Allowing students to support each other is extremely important in today’s classroom. It is very difficult to be an expert in every single piece of software or application. Students aspire to the role of “digital leader” and these skills are transferable in everyday life. This school is driving the plan forward to enable students to access a mobile tablet device one between two; the focus is not on more technology but making creative and active use of what is available.
When you are mainstreaming ICT practice across the school, it is essential that you share the vision for implementation with the students. You can encourage them to take responsibility for disseminating practice and enable them to share the school community.
  • How do you enable students in your class to support the use and application of technology?
  • What examples can you share of older students working with younger students, or even vice versa?
  • What equipment do you have in school to digitally record students learning?
  • How are your students involved with implementing the school vision?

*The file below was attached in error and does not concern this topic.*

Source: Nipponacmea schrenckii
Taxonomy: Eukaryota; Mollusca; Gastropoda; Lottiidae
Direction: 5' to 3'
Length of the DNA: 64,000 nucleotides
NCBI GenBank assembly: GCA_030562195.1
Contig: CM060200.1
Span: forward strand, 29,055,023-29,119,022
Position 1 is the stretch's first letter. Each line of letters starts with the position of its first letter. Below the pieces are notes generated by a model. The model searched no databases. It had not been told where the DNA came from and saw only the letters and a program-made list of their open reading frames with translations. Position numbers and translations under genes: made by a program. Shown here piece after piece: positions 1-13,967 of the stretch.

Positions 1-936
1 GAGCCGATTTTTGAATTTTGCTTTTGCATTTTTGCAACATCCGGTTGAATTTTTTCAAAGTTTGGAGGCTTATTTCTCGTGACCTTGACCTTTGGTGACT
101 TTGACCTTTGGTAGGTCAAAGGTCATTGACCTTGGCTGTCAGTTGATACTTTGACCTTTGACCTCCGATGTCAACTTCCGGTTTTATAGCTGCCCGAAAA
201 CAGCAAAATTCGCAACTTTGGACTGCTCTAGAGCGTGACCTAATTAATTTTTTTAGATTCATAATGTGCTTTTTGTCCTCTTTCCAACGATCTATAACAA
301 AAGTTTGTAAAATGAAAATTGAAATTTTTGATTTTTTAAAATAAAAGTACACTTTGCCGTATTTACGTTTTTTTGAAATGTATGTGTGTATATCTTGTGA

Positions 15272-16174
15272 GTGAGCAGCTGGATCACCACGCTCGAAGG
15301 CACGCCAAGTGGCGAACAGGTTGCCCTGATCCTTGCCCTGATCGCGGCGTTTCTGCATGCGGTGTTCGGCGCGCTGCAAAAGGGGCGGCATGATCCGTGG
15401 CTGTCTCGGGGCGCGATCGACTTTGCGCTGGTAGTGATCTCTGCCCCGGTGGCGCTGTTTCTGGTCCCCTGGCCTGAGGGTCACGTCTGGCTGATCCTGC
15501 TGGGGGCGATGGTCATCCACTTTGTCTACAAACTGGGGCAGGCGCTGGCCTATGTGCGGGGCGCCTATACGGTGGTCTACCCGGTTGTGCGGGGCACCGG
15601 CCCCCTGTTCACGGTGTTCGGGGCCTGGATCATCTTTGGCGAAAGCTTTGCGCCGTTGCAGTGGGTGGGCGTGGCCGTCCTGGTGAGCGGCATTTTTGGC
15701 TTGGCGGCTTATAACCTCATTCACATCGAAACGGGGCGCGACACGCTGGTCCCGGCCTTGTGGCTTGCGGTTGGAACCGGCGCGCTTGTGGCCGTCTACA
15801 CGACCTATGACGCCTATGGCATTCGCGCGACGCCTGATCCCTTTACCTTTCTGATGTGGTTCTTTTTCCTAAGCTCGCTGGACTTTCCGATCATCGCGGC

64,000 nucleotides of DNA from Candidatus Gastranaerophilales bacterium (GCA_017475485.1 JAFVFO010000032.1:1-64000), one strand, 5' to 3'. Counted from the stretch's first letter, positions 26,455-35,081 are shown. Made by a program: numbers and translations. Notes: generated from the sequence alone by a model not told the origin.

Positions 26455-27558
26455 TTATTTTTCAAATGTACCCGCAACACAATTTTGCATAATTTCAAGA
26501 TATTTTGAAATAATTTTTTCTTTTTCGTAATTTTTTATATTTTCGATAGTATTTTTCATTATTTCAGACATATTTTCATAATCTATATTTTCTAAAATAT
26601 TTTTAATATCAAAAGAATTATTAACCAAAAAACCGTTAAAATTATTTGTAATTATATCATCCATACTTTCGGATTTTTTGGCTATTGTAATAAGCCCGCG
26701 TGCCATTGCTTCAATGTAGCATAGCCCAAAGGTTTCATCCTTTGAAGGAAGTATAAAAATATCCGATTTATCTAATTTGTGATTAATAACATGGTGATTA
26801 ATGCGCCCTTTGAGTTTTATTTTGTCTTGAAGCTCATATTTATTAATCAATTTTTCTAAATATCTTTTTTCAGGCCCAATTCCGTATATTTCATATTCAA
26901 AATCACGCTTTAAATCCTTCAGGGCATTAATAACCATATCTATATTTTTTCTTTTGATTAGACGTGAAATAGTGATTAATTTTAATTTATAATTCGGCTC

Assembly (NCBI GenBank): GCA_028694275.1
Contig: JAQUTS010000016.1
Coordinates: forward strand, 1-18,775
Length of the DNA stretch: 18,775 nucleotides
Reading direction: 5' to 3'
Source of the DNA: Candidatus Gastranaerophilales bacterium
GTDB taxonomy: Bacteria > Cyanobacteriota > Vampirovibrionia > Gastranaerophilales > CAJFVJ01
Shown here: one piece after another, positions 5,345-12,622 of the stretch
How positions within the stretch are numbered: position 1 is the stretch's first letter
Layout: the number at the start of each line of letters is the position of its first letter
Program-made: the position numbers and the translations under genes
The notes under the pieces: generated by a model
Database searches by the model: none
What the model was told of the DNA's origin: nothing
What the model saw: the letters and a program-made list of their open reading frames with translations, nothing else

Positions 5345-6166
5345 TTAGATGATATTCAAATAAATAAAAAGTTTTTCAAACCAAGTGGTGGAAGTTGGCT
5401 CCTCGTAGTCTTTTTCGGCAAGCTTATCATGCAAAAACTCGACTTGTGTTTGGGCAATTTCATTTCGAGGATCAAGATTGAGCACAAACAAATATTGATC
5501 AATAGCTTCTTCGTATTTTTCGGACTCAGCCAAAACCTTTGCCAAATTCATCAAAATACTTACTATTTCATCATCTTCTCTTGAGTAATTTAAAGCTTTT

• What would the Future Classroom be like for the students you teach?
  • How often do your students share your school with the wider world?
In the afternoon, I am introduced to the school media team. This group of eleven students is from 6th grade classes and they work with the support of a teacher in school to create content for the Wäiski-TV. These students are a real independent asset to the school, with one designated camera person and one student responsible for sound; the others soon assign each other responsibilities for today’s tasks.
The introduction takes a little more than one attempt, and the students work unaided to achieve perfection. (Take 3: they need no teacher instructions, just a quick rehearsal of the agreed lines, and promise not to giggle.) In the hot seat today, it’s me. (No famous pop star available, they are awaiting a response!) The students have prepared several questions taking their role very seriously. See the Wäiski-TV news with Diana below! 
Not every school has broadcasting equipment, but this school demonstrates the benefits of identifying students to enhance whole school development using technology. The media team works with individual classes and films learning activities to capture students and their achievements. This can then be broadcast and made available on Youtube or Tuubi. It is a great showcase for the school!